Obama's openness falling short of campaign promise 

He won an award for making government more transparent, but President Obama is nowhere near keeping his pledge to "usher in a new era of open government," according to government watchdogs.

Obama rode into office two years ago as a self-proclaimed reformer, vowing to kick down the walls of secrecy that defined George W. Bush's presidency.

Since then, the president made White House visitor logs public and ordered government agencies to publish information more frequently online. But analysts say the administration's actions have yet to back up the president's flowery campaign rhetoric on openness.

"There is too much work left to be done to be handing out awards," said Steven Aftergood, a transparency advocate who runs the Federation of American Scientists' Government Secrecy Project. "Secrecy continues to be a problem, particularly the use of state secrets privilege to halt litigation on controversial topics. Efforts to use the [Freedom of Information] Act are frustrated by delays, incomplete disclosure and a frequent lack of response."

Despite such perceived shortcomings, Obama was scheduled to receive an award Wednesday for increasing transparency in government. The award ceremony was going to be open only to a few reporters, though it was the only event the president had Wednesday that wasn't closed entirely to the press. Just minutes before the ceremony was to begin, however, the White House announced it was canceled.

The only reason given for the cancellation was a vague "due to changes in the president's schedule." The White House didn't reveal what those changes were.

Prior to the cancellation, White House press secretary Jay Carney defended Obama's transparency initiatives.

"What I will not concede is that his record on the issue is anything but exemplary," Carney said.

However, a new George Washington University survey found that only about half of the federal agencies changed their Freedom of Information Act procedures to meet Obama's new standards.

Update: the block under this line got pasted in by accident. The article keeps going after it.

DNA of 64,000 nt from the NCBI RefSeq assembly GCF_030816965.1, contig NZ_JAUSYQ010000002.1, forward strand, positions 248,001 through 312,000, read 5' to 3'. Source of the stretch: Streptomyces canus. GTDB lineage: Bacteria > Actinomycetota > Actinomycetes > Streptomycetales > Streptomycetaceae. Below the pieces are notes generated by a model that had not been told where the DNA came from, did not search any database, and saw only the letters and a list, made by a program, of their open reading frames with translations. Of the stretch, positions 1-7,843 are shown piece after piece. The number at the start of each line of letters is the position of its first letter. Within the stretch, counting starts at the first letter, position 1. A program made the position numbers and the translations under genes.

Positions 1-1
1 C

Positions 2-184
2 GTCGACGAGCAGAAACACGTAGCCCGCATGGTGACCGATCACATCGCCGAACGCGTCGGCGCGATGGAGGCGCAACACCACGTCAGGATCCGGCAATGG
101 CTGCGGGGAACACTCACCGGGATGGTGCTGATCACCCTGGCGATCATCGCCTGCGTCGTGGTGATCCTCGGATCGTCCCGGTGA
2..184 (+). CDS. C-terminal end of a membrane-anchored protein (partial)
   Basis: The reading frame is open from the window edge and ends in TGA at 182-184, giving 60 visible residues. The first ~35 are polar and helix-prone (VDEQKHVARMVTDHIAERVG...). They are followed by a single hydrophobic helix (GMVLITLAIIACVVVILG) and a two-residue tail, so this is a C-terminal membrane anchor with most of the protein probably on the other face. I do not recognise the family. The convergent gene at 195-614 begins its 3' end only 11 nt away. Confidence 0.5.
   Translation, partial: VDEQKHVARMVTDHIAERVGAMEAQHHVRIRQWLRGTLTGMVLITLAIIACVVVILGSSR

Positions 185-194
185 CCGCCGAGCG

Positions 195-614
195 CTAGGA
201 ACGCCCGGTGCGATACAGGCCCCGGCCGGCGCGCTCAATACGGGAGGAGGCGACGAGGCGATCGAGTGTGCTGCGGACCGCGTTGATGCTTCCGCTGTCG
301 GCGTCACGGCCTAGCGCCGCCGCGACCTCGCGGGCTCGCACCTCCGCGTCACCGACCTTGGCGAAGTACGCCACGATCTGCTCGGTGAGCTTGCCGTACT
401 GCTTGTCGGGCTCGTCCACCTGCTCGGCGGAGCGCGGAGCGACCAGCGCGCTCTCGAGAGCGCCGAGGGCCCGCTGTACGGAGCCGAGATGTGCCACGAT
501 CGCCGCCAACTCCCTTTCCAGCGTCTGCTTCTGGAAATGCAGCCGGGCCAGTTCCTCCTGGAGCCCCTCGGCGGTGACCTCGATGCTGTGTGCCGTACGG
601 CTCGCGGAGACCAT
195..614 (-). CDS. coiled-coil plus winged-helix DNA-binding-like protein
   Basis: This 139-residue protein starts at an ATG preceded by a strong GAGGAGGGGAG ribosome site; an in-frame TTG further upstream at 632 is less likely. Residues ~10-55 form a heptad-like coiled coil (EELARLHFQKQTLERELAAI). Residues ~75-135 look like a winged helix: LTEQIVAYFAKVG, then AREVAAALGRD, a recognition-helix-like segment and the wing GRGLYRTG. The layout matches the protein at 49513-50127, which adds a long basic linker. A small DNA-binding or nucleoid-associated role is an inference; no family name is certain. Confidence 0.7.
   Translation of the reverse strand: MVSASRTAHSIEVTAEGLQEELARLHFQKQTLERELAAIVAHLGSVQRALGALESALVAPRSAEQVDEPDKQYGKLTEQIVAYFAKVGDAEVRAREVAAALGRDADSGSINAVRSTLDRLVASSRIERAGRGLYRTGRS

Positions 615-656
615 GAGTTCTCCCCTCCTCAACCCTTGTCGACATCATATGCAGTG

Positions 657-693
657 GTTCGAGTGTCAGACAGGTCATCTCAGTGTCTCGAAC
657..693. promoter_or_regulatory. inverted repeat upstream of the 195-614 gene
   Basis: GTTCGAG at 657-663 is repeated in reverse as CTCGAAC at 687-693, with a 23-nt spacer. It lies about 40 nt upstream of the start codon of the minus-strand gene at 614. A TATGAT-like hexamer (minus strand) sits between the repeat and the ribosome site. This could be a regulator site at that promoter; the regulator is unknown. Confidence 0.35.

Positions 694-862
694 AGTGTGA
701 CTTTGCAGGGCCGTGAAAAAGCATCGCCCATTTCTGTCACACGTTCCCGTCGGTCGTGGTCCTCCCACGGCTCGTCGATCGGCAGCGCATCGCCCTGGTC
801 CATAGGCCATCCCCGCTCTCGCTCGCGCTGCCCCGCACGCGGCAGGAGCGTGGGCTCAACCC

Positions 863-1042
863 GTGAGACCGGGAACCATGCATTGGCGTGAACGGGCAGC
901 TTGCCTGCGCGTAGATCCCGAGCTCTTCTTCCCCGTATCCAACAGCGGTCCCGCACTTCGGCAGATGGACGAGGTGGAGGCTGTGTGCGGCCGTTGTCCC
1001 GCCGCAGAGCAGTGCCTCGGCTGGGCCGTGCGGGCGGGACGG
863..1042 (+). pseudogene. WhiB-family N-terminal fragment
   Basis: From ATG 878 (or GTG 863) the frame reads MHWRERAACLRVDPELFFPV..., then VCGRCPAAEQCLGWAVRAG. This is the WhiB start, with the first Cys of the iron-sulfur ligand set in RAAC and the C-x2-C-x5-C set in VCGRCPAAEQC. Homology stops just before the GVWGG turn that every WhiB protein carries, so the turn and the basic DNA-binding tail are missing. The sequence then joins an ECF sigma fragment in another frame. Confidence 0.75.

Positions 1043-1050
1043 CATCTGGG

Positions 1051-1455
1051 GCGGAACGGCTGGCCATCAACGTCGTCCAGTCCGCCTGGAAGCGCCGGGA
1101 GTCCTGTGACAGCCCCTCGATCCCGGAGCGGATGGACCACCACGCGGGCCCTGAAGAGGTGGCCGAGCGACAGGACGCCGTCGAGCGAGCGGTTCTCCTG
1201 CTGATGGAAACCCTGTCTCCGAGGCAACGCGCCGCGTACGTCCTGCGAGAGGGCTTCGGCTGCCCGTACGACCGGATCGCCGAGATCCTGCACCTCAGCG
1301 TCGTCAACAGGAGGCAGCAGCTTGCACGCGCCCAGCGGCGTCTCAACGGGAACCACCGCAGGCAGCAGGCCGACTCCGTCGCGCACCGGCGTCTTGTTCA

An analysis by the Associated Press found that there were more than 544,000 information requests last year at the 35 largest agencies, about 40,000 more than the year before. Despite the increase, the Obama administration responded to nearly 12,4000 fewer requests last year.

Viewed through the prism of Obama's predecessor, though, watchdog groups do see improvements.

Bush's attorney general, John Ashcroft, ordered administration officials to withhold requested documents if there was "a sound legal basis" for rejecting a request. In comparison, Janet Reno, President Bill Clinton's attorney general, said records should be blocked solely if the "disclosure would be harmful."

Since taking office, Obama also has learned that there are times when a president doesn't want to be so open with the public.

When State Department spokesman P.J. Crowley criticized the detention of an Army private accused of leaking classified information to WikiLeaks, he was forced to resign.

Federal prosecutors have filed charges in five cases involving the leaking of classified information. They are also considering charges against the private, Bradley Manning, and WikiLeaks founder Julian Assange.

"The policies Obama outlined have yet to take root," said Anne Weismann, chief counsel for the Citizens for Responsibility and Ethics in Washington. "At best, this administration is marginally more transparent than the previous administration."


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Brian Hughes

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